Advances in chip-making technology, which lead to enhanced performance, translate directly to improved performance in autonomous robots. And yesterday brought news of significant chip-production technologies from two U.S. universities.
“Computer engineers at North Carolina State University have developed hardware that allows programs to operate more efficiently by significantly boosting the speed at which the ‘cores’ on a computer chip communicate with each other,” says a statement from the school.
“Our technology is more efficient because it provides a single instruction to send data to another core, which is six times faster than the best state-of-the-art software we could find,” says James Tuck, an assistant professor of electrical and computer engineering at NC State and co-author of a paper describing the research.
Meanwhile, “University of Maryland researchers have made a breakthrough in the use of visible light for making tiny integrated circuits,” a news release from the school notes. If available for commercialization within a decade as researchers hope, the work, described in an article in Nature Chemistry, might allow chipmakers to continue pushing the limits of chip performance and cost, without resorting to more exotic methods.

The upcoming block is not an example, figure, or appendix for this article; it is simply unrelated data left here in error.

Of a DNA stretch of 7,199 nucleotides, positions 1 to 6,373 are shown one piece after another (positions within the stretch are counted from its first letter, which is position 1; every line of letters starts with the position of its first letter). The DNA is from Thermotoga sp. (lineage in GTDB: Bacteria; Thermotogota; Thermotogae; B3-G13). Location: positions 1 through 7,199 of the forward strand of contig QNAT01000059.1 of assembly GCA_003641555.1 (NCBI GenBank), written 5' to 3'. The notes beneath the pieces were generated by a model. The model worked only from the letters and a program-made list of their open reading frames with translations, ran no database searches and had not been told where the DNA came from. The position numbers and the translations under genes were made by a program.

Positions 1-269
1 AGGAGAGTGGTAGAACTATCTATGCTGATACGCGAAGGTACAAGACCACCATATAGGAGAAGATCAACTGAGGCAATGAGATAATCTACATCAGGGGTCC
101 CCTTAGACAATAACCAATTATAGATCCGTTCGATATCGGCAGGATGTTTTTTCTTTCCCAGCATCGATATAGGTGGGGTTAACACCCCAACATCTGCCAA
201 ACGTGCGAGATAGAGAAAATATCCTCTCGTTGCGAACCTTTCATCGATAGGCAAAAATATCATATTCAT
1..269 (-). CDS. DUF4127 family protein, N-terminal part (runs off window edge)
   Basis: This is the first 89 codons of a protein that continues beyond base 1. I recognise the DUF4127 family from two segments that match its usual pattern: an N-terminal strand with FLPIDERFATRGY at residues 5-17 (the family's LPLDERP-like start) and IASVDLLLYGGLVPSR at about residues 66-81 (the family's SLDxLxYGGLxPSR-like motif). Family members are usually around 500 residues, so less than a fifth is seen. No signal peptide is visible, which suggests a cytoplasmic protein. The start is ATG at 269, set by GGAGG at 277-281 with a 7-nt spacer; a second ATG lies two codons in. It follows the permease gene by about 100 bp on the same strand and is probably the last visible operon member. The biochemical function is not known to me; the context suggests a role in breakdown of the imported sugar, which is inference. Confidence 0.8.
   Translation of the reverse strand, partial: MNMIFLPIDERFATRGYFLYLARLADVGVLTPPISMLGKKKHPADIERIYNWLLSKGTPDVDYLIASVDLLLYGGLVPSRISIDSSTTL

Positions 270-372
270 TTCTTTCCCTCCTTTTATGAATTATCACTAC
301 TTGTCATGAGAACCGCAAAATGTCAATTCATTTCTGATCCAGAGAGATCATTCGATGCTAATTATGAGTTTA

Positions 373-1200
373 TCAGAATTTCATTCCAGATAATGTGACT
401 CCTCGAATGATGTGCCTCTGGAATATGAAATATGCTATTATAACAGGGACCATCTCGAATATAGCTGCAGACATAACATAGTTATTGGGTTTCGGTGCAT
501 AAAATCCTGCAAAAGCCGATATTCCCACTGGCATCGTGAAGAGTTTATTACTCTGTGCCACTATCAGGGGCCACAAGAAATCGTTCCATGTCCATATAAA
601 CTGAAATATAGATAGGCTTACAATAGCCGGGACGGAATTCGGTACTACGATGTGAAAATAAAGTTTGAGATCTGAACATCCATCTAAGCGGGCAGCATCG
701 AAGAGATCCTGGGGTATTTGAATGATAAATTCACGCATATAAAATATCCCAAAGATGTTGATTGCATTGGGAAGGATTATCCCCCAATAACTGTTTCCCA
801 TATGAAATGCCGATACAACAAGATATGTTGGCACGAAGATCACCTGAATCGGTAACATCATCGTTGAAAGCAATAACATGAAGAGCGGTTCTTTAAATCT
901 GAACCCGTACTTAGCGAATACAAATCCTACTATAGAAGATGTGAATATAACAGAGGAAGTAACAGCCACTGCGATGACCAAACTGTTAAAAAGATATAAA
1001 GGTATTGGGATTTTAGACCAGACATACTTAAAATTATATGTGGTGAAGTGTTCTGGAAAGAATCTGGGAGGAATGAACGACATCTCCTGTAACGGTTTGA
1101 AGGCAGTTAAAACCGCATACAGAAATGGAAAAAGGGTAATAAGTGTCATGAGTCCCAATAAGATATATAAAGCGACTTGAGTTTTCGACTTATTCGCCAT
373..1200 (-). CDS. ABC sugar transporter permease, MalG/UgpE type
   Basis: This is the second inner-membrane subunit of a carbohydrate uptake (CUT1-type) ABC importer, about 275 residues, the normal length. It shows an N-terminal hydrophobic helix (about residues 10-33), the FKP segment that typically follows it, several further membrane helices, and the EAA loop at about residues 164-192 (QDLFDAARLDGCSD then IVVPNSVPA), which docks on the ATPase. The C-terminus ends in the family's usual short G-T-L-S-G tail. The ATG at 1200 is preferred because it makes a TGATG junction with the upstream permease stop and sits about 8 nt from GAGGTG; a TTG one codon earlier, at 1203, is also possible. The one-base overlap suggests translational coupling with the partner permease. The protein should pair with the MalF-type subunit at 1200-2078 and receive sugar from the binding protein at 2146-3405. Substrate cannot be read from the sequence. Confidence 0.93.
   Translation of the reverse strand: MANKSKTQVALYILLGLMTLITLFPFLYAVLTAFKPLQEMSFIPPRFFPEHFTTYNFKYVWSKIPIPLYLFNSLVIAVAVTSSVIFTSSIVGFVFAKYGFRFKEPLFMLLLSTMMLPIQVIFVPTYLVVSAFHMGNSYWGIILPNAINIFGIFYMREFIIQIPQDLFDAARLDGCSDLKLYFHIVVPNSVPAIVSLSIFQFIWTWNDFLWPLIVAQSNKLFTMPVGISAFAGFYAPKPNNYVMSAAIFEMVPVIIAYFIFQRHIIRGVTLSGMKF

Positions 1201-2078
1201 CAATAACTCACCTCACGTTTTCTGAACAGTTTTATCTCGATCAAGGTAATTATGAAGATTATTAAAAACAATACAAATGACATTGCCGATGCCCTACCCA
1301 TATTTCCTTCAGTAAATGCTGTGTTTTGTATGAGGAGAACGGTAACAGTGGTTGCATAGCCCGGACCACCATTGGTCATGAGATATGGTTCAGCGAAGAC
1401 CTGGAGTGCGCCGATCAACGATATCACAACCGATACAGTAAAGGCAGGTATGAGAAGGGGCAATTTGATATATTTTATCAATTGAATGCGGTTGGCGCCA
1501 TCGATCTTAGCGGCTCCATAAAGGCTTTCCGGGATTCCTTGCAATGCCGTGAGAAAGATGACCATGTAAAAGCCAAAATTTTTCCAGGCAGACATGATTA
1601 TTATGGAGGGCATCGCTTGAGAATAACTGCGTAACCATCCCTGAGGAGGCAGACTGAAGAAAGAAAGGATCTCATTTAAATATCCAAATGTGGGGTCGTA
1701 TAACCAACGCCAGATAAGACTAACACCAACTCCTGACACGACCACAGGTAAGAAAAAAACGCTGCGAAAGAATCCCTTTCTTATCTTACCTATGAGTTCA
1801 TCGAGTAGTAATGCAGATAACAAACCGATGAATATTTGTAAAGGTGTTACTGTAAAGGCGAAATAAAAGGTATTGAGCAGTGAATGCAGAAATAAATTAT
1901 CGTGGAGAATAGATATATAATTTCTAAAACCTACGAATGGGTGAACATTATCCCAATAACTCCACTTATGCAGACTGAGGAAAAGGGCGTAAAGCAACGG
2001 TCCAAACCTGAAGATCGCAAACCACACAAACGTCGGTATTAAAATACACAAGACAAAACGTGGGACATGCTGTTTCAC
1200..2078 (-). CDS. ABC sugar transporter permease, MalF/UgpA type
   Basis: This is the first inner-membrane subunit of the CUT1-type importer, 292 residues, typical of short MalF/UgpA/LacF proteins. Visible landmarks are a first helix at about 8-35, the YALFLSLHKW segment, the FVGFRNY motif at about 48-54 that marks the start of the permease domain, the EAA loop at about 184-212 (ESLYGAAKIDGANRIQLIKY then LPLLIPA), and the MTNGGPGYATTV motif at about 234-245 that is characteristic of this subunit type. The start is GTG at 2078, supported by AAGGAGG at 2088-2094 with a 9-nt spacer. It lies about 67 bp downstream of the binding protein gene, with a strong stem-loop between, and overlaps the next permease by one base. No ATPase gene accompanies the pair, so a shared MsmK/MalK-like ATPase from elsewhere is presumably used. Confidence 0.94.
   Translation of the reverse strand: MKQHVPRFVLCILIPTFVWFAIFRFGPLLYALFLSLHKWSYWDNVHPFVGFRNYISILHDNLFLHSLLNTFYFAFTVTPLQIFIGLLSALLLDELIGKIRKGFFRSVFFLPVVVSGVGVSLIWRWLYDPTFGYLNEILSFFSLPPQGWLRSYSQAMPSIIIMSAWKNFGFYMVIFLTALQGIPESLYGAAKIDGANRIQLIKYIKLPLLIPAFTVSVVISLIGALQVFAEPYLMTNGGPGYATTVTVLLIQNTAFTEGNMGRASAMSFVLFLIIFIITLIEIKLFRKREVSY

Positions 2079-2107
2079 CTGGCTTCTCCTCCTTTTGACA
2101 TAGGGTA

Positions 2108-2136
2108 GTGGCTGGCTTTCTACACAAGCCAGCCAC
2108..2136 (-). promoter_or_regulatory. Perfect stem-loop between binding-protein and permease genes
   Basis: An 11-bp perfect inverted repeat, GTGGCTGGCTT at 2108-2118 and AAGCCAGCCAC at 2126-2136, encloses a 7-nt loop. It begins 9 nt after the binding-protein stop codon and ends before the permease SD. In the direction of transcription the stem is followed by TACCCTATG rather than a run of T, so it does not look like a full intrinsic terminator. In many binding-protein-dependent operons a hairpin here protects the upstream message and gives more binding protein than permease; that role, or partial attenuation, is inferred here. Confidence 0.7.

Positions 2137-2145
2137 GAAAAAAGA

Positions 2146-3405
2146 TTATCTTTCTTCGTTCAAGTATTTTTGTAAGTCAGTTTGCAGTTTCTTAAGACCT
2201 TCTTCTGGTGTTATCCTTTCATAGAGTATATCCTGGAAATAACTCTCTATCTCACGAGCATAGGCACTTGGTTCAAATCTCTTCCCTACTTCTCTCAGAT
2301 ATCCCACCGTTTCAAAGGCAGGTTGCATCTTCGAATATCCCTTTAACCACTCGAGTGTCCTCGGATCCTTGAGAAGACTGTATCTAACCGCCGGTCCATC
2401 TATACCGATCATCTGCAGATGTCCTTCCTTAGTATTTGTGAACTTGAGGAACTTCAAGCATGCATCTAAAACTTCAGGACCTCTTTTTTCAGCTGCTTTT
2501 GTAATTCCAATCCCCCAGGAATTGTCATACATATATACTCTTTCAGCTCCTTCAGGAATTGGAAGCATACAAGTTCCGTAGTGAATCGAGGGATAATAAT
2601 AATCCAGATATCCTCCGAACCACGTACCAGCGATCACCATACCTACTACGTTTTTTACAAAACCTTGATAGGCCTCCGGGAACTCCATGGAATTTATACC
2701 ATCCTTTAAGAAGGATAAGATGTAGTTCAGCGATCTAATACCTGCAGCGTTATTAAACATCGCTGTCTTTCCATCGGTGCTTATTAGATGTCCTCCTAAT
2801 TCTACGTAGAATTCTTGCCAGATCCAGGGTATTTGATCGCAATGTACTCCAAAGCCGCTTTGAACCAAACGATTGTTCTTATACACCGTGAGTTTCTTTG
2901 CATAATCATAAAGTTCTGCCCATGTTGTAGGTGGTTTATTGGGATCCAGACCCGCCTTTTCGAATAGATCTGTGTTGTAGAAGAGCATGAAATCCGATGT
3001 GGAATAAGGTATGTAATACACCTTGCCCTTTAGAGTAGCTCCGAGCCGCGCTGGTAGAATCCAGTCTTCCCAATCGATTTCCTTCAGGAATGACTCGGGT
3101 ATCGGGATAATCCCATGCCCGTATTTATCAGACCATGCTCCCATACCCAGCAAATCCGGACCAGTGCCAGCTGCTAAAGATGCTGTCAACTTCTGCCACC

Connecting the dots here, improved communication speed, together with the ability to create higher performance chips economically, could lead to new generations of dedicated processors in an area such as robotics vision. Such chips would lead to significant improvements in power consumptions and speed over the off-the-shelf processors commonly used today.
One person working in this area is Eugenio Culurciello, associate professor of electrical engineering at Yale University. As Culurciello notes on his website, “we are developing NeuFlow: a dataflow computer for bio-inspired visual processing aimed at speeding up the computations of state-of-the-art vision algorithms and holistic vision systems. NeuFlow is a custom microprocessor with arrays of computing elements suited to accelerate computations on videos and streaming data (data flow).”
NeuFlow is especially suited to neural applications. And in addition to vision, the technology might lead to robotic and intelligent systems’ applications in areas such as “security, monitoring, and also in posture recognition, assisted living, and remote care of elderly patients.”